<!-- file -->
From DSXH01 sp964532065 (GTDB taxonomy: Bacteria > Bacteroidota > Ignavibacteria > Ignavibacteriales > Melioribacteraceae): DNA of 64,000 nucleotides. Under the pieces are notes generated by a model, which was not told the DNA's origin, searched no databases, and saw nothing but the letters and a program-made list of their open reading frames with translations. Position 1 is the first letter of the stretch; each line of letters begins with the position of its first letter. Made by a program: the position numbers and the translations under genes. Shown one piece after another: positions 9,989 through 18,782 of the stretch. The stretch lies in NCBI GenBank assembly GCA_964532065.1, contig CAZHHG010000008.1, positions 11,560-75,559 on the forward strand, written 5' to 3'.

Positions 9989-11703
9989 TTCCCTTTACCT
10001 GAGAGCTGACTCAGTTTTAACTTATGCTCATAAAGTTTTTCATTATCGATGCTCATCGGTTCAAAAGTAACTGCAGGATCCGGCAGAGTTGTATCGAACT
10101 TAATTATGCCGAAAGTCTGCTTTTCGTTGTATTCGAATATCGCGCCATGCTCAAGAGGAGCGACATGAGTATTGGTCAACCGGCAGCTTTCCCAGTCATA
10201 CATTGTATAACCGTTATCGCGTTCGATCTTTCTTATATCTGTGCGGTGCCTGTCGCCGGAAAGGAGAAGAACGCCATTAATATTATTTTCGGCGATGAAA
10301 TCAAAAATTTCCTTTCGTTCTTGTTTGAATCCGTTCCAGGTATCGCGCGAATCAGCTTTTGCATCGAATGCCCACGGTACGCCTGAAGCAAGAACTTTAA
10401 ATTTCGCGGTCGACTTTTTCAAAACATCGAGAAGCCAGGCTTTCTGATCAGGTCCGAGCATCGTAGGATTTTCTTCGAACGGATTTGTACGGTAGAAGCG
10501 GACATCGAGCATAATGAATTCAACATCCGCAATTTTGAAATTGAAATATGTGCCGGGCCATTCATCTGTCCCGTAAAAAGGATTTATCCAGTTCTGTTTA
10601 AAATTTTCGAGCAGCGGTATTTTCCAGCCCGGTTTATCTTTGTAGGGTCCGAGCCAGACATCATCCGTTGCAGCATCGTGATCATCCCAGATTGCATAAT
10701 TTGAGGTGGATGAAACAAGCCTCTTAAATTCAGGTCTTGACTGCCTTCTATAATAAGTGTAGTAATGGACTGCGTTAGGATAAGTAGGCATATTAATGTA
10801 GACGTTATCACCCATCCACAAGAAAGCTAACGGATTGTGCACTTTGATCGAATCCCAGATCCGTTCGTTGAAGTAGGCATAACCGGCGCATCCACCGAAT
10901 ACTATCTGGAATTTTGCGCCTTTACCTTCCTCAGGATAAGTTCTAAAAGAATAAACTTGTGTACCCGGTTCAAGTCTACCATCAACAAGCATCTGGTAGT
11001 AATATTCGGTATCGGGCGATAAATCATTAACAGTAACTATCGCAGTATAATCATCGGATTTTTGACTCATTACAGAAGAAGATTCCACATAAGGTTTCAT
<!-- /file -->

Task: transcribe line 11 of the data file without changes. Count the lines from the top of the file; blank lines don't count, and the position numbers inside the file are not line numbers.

10701 TTGAGGTGGATGAAACAAGCCTCTTAAATTCAGGTCTTGACTGCCTTCTATAATAAGTGTAGTAATGGACTGCGTTAGGATAAGTAGGCATATTAATGTA